Data Description, Collection, and Sampling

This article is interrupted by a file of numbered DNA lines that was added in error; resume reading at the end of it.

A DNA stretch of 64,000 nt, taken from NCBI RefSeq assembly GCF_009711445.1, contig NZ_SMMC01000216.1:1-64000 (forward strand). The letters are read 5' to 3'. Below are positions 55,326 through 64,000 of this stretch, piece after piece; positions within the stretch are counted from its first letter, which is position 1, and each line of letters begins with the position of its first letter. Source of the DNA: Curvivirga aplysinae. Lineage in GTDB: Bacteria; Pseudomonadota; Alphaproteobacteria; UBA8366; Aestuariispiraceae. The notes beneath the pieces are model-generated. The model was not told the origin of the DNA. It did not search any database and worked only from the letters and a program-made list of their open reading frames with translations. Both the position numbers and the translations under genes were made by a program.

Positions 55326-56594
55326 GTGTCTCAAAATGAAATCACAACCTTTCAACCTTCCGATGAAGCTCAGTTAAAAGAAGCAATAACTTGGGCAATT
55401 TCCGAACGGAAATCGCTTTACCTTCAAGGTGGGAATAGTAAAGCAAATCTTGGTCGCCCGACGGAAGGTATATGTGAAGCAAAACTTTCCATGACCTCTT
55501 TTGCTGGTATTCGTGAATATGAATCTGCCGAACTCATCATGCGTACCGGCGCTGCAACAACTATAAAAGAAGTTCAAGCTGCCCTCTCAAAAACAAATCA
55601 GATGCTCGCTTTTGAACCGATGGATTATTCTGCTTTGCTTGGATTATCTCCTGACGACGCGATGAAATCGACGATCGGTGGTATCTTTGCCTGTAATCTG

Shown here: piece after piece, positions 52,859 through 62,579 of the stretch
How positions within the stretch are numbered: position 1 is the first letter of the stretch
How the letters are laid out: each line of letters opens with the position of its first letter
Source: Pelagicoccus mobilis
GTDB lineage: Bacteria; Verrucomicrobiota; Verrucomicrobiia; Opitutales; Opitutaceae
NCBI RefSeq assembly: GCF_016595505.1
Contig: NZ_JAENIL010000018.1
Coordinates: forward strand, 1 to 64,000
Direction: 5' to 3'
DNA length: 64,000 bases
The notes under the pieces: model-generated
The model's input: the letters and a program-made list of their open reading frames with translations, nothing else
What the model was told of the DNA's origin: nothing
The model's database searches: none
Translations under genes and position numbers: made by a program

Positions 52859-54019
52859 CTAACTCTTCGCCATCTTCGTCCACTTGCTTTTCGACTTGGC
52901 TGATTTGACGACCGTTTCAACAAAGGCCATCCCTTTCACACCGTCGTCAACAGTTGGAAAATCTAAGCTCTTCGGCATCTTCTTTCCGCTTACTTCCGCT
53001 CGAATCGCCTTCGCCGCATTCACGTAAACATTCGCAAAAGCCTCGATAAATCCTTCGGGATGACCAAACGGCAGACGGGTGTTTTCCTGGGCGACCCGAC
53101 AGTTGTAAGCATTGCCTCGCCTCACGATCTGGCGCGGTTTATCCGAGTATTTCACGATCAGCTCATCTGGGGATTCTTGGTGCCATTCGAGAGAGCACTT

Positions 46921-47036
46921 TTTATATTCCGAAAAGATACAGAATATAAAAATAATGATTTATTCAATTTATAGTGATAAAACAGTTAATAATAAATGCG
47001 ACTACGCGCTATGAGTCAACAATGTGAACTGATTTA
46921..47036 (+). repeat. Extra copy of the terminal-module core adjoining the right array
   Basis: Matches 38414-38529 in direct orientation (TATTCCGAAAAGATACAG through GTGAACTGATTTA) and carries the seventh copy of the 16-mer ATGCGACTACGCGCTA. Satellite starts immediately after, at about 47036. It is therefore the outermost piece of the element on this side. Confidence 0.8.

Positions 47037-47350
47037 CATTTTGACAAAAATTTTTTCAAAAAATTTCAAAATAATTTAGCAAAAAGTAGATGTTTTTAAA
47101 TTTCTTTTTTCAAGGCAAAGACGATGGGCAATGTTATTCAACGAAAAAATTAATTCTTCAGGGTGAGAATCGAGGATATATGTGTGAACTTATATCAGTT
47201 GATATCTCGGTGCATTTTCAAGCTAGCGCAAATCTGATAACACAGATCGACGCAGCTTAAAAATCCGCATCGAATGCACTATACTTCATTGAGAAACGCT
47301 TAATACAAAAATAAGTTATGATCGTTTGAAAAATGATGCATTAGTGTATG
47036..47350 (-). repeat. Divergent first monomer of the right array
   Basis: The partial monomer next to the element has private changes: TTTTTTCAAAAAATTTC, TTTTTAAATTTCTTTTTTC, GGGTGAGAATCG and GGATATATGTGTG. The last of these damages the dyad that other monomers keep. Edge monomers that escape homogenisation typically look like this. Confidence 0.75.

1. If the mean number of hours of television watched by teenagers per week is 12 with a standard deviation of 2 hours, what proportion of teenagers watch 16 to 18 hours of TV a week? (Assume a normal distribution.) A. 2.1% B. 4.5% C. 0.3% D. 4.2% 2. The probability of an offender having a speeding ticket is 35%, having a parking ticket is 44%, having both is 12%. What is the probability of an offender having either a speeding ticket or a parking ticket or both? A. 67% B. 79% C. 55% D. 91% 3. A breeder records probabilities for two variables in a population of animals using the two-way table given here. Let A be the event "shaggy and brown-haired." Compute P(Ac). Brown-haired Blond Short-haired 0.06 0.23 Shaggy 0.51 0.20 A. 0.49 B. 0.77 C. 0.51 D. 0.36 4. A basketball team at a university is composed of ten players. The team is made up of players who play the position of either guard, forward, or center. Four of the ten are guards, four are forwards, and two are centers. The numbers that the players wear on their shirts are 1, 2, 3, and 4 for the guards; 5, 6, 7, and 8 for the forwards; and 9 and 10 for the centers. The starting five are numbered 1, 3, 5, 7, and 9. Let a player be selected at random from the ten. The events are defined as follows: Let A be the event that the player selected has a number from 1 to 8. Let B be the event that the player selected is a guard. Let C be the event that the player selected is a forward. Let D be the event that the player selected is a starter. Let E be the event that the player selected is a center. Calculate P(C). A. 0.50 B. 0.40 C. 0.80 D. 0.20 5. The Burger Bin fast-food restaurant sells a mean of 24 burgers an hour and its burger sales are normally distributed. The standard deviation is 3.061. What is the probability that the Burger Bin will sell 12 to 18 burgers in an hour? A. 0.342 B. 0.136 C. 0.475 D. 0.239 6. Assume that an event A contains 10 observations and event B contains 15 observations. If the intersection of events A and B contains exactly 3 observations, how many observations are in the union of these two events? A. 10 B. 28 C. 0 D. 22 7. If the probability that an event will happen is 0.3, what is the probability of the event's complement? A. 0.7 B. 0.3 C. 1.0 D. 0.1 8. What is the value of ? A. 1.6 B. 56 C. 336 D. 6720 9. The possible values of x in a certain continuous probability distribution consist of the infinite number of values between 1 and 20. Solve for P(x = 4). A. 0.02 B. 0.00 C. 0.03 D. 0.05 10. Tornadoes for January in Kansas average 3.2 per month. What is the probability that, next January, Kansas will experience exactly two tornadoes? A. 0.2226 B. 0.1304 C. 0.4076 D. 0.2087 11. From an ordinary deck of 52 playing cards, one is selected at random. What is the probability that the selected card is either an ace, a queen, or a three? A. 0.2308 B. 0.3 C. 0.25 D. 0.0769 12. If event A and event B are mutually exclusive, P(A or B) = A. P(A) + P(B). B. P(A) + P(B) – P(A and B). C. P(A + B). D. P(A) – P(B). 13. Each football game begins with a coin toss in the presence of the captains from the two opposing teams. (The winner of the toss has the choice of goals or of kicking or receiving the first kickoff.) A particular football team is scheduled to play 10 games this season. Let x = the number of coin tosses that the team captain wins during the season. Using the appropriate table in your textbook, solve for P(4 = x = 8). A. 0.817 B. 0.171 C. 0.377 D. 0.246 14. An apartment complex has two activating devices in each fire detector. One is smoke-activated and has a probability of .98 of sounding an alarm when it should. The second is a heat-sensitive activator and has a probability of .95 of operating when it should. Each activator operates independently of the other. Presume a fire starts near a detector. What is the probability that both activating devices will work properly? A. 0.965 B. 0.931 C. 0.049 End of exam D. 0.9895 15. A new car salesperson knows that she sells a car to one customer out of 20 who enter the showroom. Find the probability that she'll sell a car to exactly two of the next three customers. A. 0.0075 B. 0.9939 C. 0.1354 D. 0.0071 16. For each car entering the drive-through of a fast-food restaurant, x = the number of occupants. In this study, x is a A. continuous quantitative variable. B. discrete random variable. C. dependent event. D. joint probability. 17. Which of the following is correct concerning the Poisson distribution? A. The mean is usually smaller than the variance. B. The mean is usually larger than the variance. C. The event being studied is restricted to a given span of time, space, or distance. D. Each event being studied must be statistically dependent on the previous event. 18. A continuous probability distribution represents a random variable A. having an infinite number of outcomes that may assume any number of values within an interval. B. that's best described in a histogram. C. that has a definite probability for the occurrence of a given integer. D. having outcomes that occur in counting numbers. 19. The area under the normal curve extending to the right from the midpoint to z is 0.17. Using the standard normal table on the textbook's back endsheet, identify the relevant z value. A. 0.44 B. –0.0675 C. 0.4554 D. 0.0675 20. Using the standard normal table in the textbook, determine the solution for P(0.00 = z = 2.01). A. 0.4821 B. 0.1179 C. 0.0222 D. 0.4778

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